One of the major issues with Big Ten football for the past several years has been the existence of Northwestern and the team's insistence on playing football. The team invades other stadiums and forces the Midwest and occasionally the Eastern Seaboard to endure its brand of trench football in their own venues or for opposing fans to trundle out to a Chicago suburb to sit in an austere stadium nearly bereft of acceptable dining options.  And what happened when the Wildcats would appear was often a grotesque series of punts and incomplete passes and players wriggling directly into the beefiest individual on the field 30 or 40 times before Pat Fitzgerald would, garbed in a schoolboy shorts outfit, Angus-stomp his way to the 50-yardline before unleashing a wailing guitar solo of remonstrances directly into the ear of the nearest official.  This was not just Northwestern on offense, but a brawny, pestering defense that often took other lumbering Big Ten West teams that embrace trends like using the spread offense but in an ungainly, lurching way that still somehow involves fullbacks, and forced their opponents' attack to degenerate into some form of harrowing grunt-football on the way to an unwatchable 17-14 game that Northwestern would occasionally have the indecency to win.  One time they did that enough to win the West Division and then they did the exact same thing two years later and won three games but one of them was a disgusting leather-helmet obscenity against Illinois that is one of my favorite football games that I've ever seen.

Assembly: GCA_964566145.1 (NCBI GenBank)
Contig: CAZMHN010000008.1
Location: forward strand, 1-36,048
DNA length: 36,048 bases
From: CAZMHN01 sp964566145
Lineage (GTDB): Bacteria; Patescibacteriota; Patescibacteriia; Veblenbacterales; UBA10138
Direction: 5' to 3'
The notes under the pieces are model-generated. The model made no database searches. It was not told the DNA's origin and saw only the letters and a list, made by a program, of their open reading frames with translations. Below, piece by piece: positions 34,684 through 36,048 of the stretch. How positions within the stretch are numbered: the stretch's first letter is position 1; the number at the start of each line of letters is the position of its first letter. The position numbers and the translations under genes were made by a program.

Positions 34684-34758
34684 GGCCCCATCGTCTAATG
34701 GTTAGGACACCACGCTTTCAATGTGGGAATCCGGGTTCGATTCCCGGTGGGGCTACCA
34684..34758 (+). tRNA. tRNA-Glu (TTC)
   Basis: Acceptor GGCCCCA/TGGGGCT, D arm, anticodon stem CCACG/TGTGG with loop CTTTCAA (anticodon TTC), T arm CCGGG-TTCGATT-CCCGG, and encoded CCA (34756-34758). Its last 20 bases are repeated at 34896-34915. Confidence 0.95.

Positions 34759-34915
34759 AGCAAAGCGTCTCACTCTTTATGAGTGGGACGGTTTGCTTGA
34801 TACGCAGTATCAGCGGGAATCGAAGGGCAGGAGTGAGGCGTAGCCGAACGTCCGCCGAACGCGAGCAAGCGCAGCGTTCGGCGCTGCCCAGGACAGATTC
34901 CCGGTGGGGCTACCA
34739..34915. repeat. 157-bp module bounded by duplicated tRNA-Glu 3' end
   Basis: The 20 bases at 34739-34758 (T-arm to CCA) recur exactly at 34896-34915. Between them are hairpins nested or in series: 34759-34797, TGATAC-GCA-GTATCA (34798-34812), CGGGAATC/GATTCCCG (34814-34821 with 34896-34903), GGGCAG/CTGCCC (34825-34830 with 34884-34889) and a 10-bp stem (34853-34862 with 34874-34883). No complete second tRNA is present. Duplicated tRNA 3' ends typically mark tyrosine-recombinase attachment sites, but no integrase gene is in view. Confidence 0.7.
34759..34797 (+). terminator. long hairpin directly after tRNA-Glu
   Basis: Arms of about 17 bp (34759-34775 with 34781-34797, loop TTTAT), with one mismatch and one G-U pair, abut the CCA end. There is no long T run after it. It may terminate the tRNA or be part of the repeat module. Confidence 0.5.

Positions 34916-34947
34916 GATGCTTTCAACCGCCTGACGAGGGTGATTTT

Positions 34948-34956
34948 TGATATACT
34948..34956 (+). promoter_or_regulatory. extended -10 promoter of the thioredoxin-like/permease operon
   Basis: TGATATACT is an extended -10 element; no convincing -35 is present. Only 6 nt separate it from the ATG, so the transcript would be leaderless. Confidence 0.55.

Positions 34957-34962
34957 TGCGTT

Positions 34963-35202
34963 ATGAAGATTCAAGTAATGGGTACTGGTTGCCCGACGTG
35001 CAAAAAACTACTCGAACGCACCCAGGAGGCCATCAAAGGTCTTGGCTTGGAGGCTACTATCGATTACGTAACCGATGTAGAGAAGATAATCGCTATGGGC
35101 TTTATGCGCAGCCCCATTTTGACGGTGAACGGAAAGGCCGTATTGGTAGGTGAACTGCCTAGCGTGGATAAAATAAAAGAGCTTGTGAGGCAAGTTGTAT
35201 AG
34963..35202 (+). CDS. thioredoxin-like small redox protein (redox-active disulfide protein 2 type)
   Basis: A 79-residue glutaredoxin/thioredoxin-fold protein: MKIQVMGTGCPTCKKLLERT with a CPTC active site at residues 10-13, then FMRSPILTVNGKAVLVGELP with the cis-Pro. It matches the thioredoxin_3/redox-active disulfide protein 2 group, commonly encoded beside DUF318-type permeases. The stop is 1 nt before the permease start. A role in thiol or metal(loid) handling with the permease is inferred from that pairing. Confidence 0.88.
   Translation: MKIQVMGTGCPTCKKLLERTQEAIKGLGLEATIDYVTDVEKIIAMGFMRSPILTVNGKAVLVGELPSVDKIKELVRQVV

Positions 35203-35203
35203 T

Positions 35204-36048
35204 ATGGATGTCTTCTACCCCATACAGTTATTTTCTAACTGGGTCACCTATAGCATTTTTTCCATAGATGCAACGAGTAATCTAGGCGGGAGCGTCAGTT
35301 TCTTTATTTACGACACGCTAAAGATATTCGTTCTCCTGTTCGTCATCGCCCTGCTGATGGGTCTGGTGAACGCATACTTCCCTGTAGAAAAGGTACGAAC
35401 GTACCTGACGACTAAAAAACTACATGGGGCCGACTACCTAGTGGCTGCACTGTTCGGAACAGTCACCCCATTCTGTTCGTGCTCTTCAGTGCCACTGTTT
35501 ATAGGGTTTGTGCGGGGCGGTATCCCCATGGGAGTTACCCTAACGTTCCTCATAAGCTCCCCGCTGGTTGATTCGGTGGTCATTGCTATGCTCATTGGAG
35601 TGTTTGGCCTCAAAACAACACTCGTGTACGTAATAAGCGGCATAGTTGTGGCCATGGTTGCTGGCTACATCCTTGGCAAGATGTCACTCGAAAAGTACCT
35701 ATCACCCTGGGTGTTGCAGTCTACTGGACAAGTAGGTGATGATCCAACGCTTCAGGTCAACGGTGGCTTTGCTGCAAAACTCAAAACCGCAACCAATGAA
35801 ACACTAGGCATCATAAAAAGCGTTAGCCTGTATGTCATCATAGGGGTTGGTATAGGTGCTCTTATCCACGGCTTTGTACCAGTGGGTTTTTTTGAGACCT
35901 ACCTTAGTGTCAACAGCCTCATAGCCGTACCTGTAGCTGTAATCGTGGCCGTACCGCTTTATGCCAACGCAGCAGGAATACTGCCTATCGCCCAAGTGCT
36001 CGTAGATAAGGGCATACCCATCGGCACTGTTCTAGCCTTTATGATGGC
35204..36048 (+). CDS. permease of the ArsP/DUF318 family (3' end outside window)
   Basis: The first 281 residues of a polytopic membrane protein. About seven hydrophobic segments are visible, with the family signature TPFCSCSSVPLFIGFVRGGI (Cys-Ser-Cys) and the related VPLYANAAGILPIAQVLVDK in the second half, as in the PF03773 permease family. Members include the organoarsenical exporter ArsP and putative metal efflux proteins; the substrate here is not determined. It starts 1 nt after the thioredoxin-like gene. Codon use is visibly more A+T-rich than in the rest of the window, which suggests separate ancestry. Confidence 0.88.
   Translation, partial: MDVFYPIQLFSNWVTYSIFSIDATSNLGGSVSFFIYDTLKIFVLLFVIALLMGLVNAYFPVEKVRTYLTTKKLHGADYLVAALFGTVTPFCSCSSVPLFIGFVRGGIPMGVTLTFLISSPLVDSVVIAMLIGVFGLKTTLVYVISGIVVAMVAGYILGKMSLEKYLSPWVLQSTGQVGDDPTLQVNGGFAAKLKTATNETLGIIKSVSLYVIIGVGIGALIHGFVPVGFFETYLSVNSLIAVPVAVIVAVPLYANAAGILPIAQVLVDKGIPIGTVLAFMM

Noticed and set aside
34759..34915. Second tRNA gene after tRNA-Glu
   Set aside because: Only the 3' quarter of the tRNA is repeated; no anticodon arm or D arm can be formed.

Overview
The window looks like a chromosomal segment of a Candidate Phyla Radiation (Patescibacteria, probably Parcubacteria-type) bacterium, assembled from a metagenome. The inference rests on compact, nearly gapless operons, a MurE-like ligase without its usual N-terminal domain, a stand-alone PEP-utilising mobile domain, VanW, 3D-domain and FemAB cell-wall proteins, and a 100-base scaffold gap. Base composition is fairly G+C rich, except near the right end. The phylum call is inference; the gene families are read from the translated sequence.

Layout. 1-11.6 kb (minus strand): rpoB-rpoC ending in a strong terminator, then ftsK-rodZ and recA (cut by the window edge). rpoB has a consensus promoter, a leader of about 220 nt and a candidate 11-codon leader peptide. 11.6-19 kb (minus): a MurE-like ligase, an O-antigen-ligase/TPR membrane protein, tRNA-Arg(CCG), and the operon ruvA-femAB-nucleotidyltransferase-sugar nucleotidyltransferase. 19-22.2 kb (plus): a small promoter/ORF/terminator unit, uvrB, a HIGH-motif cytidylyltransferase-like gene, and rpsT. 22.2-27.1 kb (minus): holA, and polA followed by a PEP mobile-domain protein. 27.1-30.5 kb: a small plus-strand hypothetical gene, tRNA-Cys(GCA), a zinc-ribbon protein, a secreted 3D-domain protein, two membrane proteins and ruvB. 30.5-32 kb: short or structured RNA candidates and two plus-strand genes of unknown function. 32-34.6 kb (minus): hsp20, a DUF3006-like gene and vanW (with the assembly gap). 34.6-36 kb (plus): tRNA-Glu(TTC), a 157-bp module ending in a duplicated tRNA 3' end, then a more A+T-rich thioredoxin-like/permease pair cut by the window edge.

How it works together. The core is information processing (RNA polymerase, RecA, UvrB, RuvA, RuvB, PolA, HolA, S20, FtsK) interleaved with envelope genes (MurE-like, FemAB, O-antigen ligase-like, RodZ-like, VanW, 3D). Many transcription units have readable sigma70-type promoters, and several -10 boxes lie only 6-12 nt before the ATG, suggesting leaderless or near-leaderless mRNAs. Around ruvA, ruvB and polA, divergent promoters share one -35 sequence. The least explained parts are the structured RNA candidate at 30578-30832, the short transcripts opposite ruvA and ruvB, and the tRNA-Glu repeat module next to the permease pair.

There will be no Northwestern football this season, not because of their punt-related crimes, but because of that pandemic you may have heard about.  This is an unfortunate but wise decision.  A large part of the sport of football involves lining up in front of other people and aggressively breathing at them.  College football teams have close to 100 players not to mention a small army of staff and dozens of goatee guys named Chip whose entire job consists of spittle-flecked screaming.  The NFL has similar problems but will continue plowing ahead towards their doomed season because as God as his witness Roger Goodell is not going to cancel the season during Truck Month.